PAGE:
Thursday, December 13, 2007

Brooklyn eating

Photos of picnic: Main Man

aka Not Enough days in New York.

Prospect Park on a cold and clear Saturday. A picnic of red wine secreted in Vince's backpack, and a wonderful collection of charcuterie and cheese from the peerless Stinky on Smith Street.

I have missed the old Cobble Hill Foods on Court Street ever since the owners hoofed it to Smith and opened Stinky across from their wine store, Smith and Vine (where I've always felt like an intruder, hence avoid), and I never got it together to visit, just longed for what once was.

So my first visit was with Vince and we were mesmerized. On one counter stood a huge ham on the bone covered with a clean dishcoth, and well sliced-into. We stared. It said it came from Kentucky. First Vince asked whether he may squeeze the saucissons, lying in a basket beside the ham. The counter girl squeezed it for him. The Frenchie suffered. In France one would not think of buying a saucisson without having squeezed it first...then I asked for some prosciutto, and it was sliced like tissue paper. At this point we thought we may have chosen too much, already laden with two cheeses.

Ode to the Pig from Kentucky:

Just have a taste as a gift, said the girl and cut a hunk o'pig for us. No tissue paper here. At first it was disconcerting because one is not used to cured meat being thick in the mouth. Hush, ye gutter snipes...But once chewing began, a delicious, smoky, creaminess spread and we smiled and groaned...we had to have it. At only $9 a pound it's a steal. So we got a pile of Kentucky pig, too.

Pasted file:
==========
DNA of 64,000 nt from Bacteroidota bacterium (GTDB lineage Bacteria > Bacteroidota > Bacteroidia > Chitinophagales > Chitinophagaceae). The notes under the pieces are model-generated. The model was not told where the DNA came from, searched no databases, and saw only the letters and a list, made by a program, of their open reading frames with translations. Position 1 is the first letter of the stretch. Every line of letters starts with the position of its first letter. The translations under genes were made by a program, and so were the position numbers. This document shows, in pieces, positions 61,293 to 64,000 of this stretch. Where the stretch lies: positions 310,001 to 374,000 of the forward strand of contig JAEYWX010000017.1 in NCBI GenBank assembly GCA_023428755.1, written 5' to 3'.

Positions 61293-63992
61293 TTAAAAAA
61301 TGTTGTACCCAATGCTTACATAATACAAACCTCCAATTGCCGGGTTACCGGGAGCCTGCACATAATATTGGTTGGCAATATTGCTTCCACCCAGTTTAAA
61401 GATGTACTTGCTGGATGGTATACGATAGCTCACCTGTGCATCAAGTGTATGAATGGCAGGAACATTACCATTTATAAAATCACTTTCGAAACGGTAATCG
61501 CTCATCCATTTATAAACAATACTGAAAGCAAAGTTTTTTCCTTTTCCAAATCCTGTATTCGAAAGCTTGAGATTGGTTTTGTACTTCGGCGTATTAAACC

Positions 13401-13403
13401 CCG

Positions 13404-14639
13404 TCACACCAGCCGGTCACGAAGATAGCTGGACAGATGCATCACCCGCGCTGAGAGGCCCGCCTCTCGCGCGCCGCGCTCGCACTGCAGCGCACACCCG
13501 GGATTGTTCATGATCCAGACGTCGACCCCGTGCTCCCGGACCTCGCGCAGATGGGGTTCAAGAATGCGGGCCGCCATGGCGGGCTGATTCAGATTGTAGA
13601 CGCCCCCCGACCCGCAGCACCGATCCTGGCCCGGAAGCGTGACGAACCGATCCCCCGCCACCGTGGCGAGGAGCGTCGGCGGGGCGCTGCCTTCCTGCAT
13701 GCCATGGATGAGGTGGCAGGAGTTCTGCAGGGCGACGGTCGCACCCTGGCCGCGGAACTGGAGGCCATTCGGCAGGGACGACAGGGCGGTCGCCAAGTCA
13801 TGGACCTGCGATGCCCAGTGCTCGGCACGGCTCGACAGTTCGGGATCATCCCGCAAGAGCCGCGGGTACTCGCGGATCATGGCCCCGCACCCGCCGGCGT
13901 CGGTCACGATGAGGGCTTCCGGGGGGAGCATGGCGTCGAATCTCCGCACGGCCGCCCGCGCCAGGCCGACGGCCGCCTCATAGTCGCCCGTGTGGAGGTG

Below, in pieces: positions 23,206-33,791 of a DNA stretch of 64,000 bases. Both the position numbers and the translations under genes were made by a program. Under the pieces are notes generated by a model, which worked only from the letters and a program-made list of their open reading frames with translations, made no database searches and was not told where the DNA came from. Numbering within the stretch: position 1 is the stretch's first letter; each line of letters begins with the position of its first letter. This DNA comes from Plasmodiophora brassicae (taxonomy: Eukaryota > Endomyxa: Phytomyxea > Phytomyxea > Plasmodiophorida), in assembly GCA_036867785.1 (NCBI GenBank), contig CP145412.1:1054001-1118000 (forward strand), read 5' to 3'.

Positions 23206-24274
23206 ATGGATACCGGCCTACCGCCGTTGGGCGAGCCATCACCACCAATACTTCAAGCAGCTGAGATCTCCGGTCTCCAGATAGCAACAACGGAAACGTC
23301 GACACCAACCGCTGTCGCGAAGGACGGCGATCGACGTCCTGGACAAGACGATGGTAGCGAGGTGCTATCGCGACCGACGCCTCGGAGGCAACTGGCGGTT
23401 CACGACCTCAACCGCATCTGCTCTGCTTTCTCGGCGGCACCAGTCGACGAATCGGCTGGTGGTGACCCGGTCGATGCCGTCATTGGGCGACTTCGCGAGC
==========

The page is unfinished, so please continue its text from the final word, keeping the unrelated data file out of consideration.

A walk through Carroll Gardens, down Union, over the canal, up Union into the Slope, and at last at Prospect Park, but not before buying two cups of steaming apple cider from the farmers' market and a couple of apples. Vince looked balefully at the boxes and boxes and boxes of fresh, never-seen-a-factory New York apples: more varieties than I could count and said, I don't see the ones I like... Not an apple man.

Found a park bench looking over the little hills that Olmsted designed; the soccer players, the walkers, the kid learning to ride a bike with his patient father, and unpacked our bounty.

So cold I had to put hands in pockets inbetween bites. The wine chilled itself. Two toddlers in the middle of wet and hiccuping tantrums were pushed past in strollers and both stopped crying long enough to stare at our spread and turn their heads as they were wheeled beyond it, momentarily forgetting the sorrows of being small and feasting their eyes on what made sense...

The backlit saucisson. I would never have met Vincent if he had never written about a backlit saucisson against a field of lavender.

We walked home shivering and warmed up with coffee and hot chocolate on 7th Avenue before returning to the hood by way of Los Paisanos to pick up a leg of lamb that Pedro had put aside earlier. He kindly cut it almost in half when he realized it was just for the two of us.

.... with anchovy, garlic and rosemary, with lemon and white wine, and it was superb.

Hack, hack, hack.

We dressed for dinner.


  1. Sigh. And sigh again...

    Now about the saucisson squeezing issue, let it be known that it also applies to cheese, bread, fruits and... bokkies. Well, one of them. ;-)

  2. Bokkies do especially well if they are massaged and larded with bacon, too. Very good for bokkie pie...

  3. Am I that predictable? I DID start laughing before you even mentioned the fact that I would probably be laughing. Thank god we share a sense of humor. What would life be like if we didn't laugh with each other??


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